What is an arbitration clause in a physician’s contract? I’d say 10 to 15 years ago, arbitration clauses were not, I guess very frequent. However, nowadays, I’d say most physician contracts include an arbitration clause. Let’s kind of talk about the dispute resolution process for a physician. And then, we’ll go into detail about what an arbitration clause is. In any physician contract, it should state if there is a dispute in some way. So maybe one party thinks the other is in breach of contract and maybe the other party says no, we’re not. And they just can’t reach resolution. The contract should state which state’s laws are being used.
It should be the laws of the state where the physician is providing care. A lot of these private equity and venture capital companies are kind of gobbling up physician practices. And so, many of them could be run out of, let’s say Florida for instance, but the physician is practicing in Texas. Well, in those contracts, usually for those specific situations, it can state that even though the physician is practicing in Texas, the Florida law will be used. You want to make certain it’s the law of the state that you’re practicing in. And then there could also be some language about the venue. So, like where litigation was brought. If someone had to sue the other party, where would it be brought in court? For instance, here in Maricopa County in Phoenix, many of the practices here will just state, if there is a dispute that ends up in litigation, the case must be brought to Maricopa County superior court.
So, what state law is used, what the venue is, and then many contracts, especially those for hospital networks could even list a dispute resolution process. First, it could say, alright, the parties will attempt to reach an agreement through mediation. Mediation is just simply, usually, an attorney or retired judge will attempt to get the parties to reach compromise so that they can move forward with things. It’s not binding. If they’re forced to participate, they could do so passively. But if a settlement can’t be reached, then generally, it can go two ways: the contract could state, alright, if mediation is unsuccessful, then they can just go straight to litigation or it could say, alright, if mediation is unsuccessful, then they must go to arbitration. Other blogs of interest include:
Arbitration is where, once again, either an attorney, retired judge, someone like that will hear both sides of a case, and then they’ll make a binding decision. Basically, the parties are giving up their rights to sue the other and waving any kind of jury trial or anything like that. And no matter what happens, we’re going to arbitrate. The arbitrator is going to render a binding decision. And that is the decision. There will be no court process involved. Is it unfavorable to one side or the other? Well, strategically, most of the time, I think the prevailing theory is that most juries are more sympathetic to the employee. In this case, it is the physician versus the big hospital network conglomerate. I would say, in that matter, yes, that’s true, but litigation can also be lengthy and expensive, and arbitration can cut down, one, on the litigation costs and then two, time more than anything. And arbitration can happen very quickly, whereas litigation can last years. And I find that most physicians don’t want that type of thing hanging over their heads. If there is major dispute, they just want to get it resolved and move forward, most likely with a different employer, but they still don’t want to have to always think about the pending litigation.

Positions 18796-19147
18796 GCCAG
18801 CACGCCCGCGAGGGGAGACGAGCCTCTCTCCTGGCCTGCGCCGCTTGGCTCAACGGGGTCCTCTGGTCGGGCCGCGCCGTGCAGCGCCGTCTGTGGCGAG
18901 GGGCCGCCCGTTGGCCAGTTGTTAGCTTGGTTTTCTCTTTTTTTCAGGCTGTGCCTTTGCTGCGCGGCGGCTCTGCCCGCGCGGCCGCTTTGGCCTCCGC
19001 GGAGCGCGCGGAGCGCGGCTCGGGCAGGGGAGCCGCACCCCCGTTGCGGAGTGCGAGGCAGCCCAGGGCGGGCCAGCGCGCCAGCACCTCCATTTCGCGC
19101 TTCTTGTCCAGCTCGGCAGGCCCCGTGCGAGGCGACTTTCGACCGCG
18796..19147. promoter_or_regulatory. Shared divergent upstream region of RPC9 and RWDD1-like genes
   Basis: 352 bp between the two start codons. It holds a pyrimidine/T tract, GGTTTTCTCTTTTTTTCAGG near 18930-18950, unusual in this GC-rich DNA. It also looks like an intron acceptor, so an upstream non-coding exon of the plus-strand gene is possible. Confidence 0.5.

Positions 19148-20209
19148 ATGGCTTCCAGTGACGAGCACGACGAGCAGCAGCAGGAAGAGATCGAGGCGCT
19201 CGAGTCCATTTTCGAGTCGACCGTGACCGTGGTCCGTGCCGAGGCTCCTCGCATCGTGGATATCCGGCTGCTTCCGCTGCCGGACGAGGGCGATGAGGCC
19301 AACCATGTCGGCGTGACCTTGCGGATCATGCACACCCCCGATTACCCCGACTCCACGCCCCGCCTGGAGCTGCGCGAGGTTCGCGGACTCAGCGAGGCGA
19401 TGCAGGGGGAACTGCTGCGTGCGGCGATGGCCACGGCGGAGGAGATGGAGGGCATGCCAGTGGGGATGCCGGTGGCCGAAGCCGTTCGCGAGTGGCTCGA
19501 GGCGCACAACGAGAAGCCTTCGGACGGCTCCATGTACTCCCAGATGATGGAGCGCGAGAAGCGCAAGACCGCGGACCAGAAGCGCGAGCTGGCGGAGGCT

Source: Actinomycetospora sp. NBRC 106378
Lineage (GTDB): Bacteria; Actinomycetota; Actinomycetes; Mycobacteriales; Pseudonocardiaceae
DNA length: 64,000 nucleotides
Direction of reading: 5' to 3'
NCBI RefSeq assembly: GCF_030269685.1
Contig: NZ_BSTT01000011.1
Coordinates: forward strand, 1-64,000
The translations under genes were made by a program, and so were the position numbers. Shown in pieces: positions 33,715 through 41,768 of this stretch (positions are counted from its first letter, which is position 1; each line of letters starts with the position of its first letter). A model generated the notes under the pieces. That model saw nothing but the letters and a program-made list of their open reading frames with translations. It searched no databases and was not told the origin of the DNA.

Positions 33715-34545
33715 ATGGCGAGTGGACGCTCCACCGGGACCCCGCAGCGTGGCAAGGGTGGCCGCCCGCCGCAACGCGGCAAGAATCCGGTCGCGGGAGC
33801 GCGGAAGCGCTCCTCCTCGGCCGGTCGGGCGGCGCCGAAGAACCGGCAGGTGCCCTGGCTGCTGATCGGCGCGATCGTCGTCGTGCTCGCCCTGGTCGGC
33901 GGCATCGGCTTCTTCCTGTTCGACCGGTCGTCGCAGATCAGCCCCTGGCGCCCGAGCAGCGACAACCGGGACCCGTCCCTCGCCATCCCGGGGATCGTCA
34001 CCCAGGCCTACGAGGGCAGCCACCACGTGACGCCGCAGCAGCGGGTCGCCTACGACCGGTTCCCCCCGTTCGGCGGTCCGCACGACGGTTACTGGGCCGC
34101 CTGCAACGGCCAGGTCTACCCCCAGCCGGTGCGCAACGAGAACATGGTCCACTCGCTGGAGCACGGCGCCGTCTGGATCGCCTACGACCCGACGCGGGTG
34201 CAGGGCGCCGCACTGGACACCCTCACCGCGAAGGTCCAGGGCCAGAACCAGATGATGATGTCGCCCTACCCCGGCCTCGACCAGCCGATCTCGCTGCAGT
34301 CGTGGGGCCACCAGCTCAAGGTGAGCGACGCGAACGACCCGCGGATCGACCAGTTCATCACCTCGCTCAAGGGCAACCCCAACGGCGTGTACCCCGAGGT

I don’t think it’s unfair one way or the other. Generally, the arbitrator will be agreed upon by both parties, meaning, they’ll be neutral in most respects. And then there’s limited discovery, which means a sharing of documents. It’s kind of like pared-down litigation. And then after the arbitration is over, usually, the arbitrator will render a brief written summary and then render their decision of what it is. It could be just a monetary award which is normally what it ends up being. So, that’s what an arbitration clause is in a physician contract. I don’t think a physician could be scared about signing this or thinking it’s unfavorable.
Most of the time, the smart people who put the arbitration clauses in will say exactly who they’re going to use, or what type of arbitration. You could do AAA, JAMS, AHLA, which is the American Health Lawyers Association, also has a good arbitration process. Maybe there’s an arbitration process in the county that the physician is working in. Sometimes, they’ll have that in there as well. But usually, it will be spelled out for an arbitration clause to be enforceable. Usually, it needs to be, at least in my opinion, should be lengthy and should really be outlined like you are giving up your rights to sue. You are giving up your rights to a jury trial. Some that just kind of stick a sentence about arbitration, generally, would not be enforceable.
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